IN RE: George David COSTELLO, Sr., also known as George D. Costello, Sr., deceased. Iona Costello, petitioner-appellant; Amanda Hurwitz, et al., objectants-respondents.
In a contested probate proceeding, the petitioner appeals from an order of the Surrogate's Court, Suffolk County (Czygier, Jr., S.), entered March 4, 2014, which granted the motion of the objectants Amanda Hurwitz and Gretchen Aquanita for summary judgment dismissing the probate petition.
ORDERED that the order is affirmed, with costs.
In order for a will to be admitted to probate, “it must be established that all the writing formed a single instrument which the [testator] subscribed and ․ published as [his or her] will in the presence of the attesting witnesses” (Matter of Allen, 282 N.Y. 492, 496). “[I]f a testator desires to execute as a will or codicil several sheets of paper they must be all present at the time of execution” (Matter of Dake, 75 App.Div. 403, 410).
“ ‘A valid attestation clause raises a presumption of a will's validity, [but] it is nonetheless incumbent upon [the] Surrogate's Court to examine all of the circumstances surrounding the execution of the document in order to ascertain its validity’ “ (Matter of Lewis, 114 AD3d 203, 212, mod 25 NY3d 456, quoting Matter of Halpern, 76 AD3d 429, 431, affd 16 NY3d 777; see Matter of Templeton, 116 AD3d 781, 781–782; Matter of Mele, 113 AD3d 858, 860). In conducting this examination, “ ‘the testimony of the attesting witnesses is entitled to great weight’ “ (Matter of Yen, 127 AD3d 1466, 1467, quoting Matter of Collins, 60 N.Y.2d 466, 473; see Matter of Falk, 47 AD3d 21, 26).
Here, the attesting witnesses both testified at their depositions that they did not read the attestation clause. Under these circumstances, the attestation clause cannot carry any presumption that the will was properly executed (see Woolley v. Woolley, 95 N.Y. 231, 236; Matter of Malley, 6 Misc.2d 31, 32 [Sur Ct, Westchester County]; Matter of King, 130 Misc. 907, 911 [Sur Ct, Schoharie County]; Matter of Hitchler, 25 Misc. 365, 367 [Sur Ct, Erie County] ). The moving objectants met their prima facie burden of establishing that the purported will was not properly executed by submitting evidence that not all of the pages of the document alleged to be the decedent's will were present at the time of the purported execution (see Matter of Yen, 127 AD3d at 1468; cf. Matter of Shapiro, 65 AD3d 790, 791; Matter of Ruso, 212 A.D.2d 846, 846–847). In opposition, the petitioner failed to raise a triable issue of fact (see Matter of Yen, 127 AD3d at 1468; cf. Matter of Ruso, 212 A.D.2d at 846–847). Contrary to the petitioner's contention, the evidence regarding the testamentary intent of the decedent does not raise a triable issue of fact because, with respect to due execution, “ ‘courts do not consider the intention of the testator, but that of the legislature,’ “ such that the statutory requirements of due execution are determinative (Matter of Andrews, 162 N.Y. 1, 6, quoting Matter of O'Neil, 91 N.Y. 516, 521; see Matter of Peabody, 279 App.Div. 826, 826–827; Matter of Winters, 277 App.Div. 24, 27, affd 302 N.Y. 666).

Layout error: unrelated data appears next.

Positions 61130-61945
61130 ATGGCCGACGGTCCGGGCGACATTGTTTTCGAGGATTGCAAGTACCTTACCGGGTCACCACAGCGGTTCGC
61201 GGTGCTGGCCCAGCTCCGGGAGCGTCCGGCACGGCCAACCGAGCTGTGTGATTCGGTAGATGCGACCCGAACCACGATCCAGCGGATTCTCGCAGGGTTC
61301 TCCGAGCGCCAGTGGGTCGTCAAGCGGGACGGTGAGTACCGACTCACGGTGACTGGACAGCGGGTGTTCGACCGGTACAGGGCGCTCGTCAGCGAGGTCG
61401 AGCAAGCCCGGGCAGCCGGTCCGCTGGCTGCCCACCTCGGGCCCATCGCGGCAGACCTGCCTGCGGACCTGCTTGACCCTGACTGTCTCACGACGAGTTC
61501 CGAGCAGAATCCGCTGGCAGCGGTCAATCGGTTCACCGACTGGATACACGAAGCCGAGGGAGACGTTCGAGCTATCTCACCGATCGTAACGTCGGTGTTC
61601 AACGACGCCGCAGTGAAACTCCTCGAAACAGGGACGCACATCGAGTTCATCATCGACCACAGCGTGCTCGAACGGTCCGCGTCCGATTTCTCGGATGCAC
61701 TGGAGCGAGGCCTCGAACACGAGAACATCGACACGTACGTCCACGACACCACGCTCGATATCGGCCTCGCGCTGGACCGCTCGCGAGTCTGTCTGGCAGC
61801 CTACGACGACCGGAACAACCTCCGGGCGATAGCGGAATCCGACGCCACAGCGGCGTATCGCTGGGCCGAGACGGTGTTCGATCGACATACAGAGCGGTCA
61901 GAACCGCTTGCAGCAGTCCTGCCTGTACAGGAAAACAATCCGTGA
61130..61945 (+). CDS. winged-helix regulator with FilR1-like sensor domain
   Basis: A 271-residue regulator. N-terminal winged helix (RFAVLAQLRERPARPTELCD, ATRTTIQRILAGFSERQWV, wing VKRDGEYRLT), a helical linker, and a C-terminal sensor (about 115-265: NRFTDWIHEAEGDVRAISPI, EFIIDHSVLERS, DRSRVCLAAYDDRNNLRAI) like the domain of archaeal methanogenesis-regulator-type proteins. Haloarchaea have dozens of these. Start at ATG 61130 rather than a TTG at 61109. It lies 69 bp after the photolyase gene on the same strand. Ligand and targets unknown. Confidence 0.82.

Accordingly, the Surrogate's Court properly granted the moving objectants' motion for summary judgment dismissing the probate petition.